Report No. 202
1.2 Earlier Report of the Commission on the subject.
The question of "Dowry Deaths and Law Reforms" was suo motu taken up earlier by the Law Commission in its 91st Report. The existing laws on the subject may be viewed as the culmination of the Commission's earlier efforts in this arena. Generally, where the facts in any incident of dowry related death, or for that matter any offence, are such which unambiguously satisfy and prove the legal ingredients of an offence already known to the law, say, murder in case of dowry death, the law can be resorted to for bringing the offender to book in such a case.
In this regard the Law Commission noted in its earlier report referred to above, two impediments in connection with dowry death cases, namely, firstly the facts might not fully fit into any known offence; and secondly, difficulties in having proof of directly incriminating facts in the peculiarities of the situation in cases of dowry related deaths. These difficulties have been sought to be redressed by amending the substantive as well as procedural laws.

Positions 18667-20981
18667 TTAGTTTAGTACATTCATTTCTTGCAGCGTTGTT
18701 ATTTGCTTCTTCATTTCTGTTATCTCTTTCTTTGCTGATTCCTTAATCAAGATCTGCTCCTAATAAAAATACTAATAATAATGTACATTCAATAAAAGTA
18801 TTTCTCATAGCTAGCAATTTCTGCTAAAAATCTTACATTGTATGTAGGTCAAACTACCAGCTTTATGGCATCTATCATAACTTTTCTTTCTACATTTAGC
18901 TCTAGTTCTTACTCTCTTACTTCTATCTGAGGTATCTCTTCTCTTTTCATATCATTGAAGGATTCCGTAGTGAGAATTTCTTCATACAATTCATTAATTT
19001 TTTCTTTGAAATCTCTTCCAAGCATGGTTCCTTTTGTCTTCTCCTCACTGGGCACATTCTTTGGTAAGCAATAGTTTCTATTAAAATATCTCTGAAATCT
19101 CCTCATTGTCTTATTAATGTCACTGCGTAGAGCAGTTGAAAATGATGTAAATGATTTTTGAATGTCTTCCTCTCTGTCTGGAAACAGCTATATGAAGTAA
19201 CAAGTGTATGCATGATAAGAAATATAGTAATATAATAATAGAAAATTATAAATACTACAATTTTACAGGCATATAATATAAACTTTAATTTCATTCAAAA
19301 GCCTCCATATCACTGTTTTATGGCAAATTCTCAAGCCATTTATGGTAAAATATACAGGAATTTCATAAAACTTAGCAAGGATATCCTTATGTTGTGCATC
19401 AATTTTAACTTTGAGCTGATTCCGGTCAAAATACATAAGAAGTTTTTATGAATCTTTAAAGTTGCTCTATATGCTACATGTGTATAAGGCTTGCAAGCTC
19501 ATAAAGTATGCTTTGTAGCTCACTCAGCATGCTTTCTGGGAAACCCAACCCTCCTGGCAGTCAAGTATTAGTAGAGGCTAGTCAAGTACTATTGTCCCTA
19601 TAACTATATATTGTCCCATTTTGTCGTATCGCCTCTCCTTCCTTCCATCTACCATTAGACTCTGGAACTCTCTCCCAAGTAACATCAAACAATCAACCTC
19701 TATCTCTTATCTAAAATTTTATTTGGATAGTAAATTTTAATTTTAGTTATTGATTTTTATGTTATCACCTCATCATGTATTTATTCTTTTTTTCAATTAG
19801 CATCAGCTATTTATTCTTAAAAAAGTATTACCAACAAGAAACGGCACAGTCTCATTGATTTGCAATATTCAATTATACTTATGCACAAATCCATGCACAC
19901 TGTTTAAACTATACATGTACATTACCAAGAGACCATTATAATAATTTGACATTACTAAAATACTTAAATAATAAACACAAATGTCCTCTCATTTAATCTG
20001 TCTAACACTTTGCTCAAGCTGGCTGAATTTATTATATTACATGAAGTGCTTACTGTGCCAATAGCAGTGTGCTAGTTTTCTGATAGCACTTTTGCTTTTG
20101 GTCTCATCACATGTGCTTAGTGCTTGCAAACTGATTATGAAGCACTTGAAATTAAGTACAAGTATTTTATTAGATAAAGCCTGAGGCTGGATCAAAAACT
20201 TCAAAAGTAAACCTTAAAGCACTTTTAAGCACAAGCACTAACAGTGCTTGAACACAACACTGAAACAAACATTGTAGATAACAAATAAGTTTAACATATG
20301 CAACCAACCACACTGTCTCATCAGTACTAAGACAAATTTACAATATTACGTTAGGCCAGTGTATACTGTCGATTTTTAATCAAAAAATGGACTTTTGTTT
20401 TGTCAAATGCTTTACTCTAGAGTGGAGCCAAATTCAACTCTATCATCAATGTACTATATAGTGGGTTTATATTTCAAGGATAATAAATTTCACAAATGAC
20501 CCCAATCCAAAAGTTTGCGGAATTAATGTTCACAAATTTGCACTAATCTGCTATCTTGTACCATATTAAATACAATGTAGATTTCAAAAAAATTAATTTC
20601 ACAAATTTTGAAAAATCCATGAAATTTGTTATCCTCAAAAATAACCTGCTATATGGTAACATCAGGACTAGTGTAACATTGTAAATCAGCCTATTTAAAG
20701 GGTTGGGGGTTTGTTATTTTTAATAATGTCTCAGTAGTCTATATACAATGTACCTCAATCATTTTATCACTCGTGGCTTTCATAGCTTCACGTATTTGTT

Thus, a new offence of dowry death has been created in Section 304B that has been inserted in the Indian Penal Code, 1860 with effect from November 19, 1986. The section provides for punishment of imprisonment for a term which shall not be less than seven years but which may extend to imprisonment for life.
The section embodies a legal fiction whereby the husband or the concerned relative is deemed to have caused the dowry death in a case where the conditions prescribed in the section are present and then the onus shifts on the husband, or as the case may be, on the relative concerned to rebut the presumption enshrined in the section by cogent evidence to show that he has not caused such dowry death. Besides, Section 113A was inserted in the Indian Evidence Act in 1983 providing for presumption as to abetment of suicide by a married woman if the conditions specified in that section are satisfied.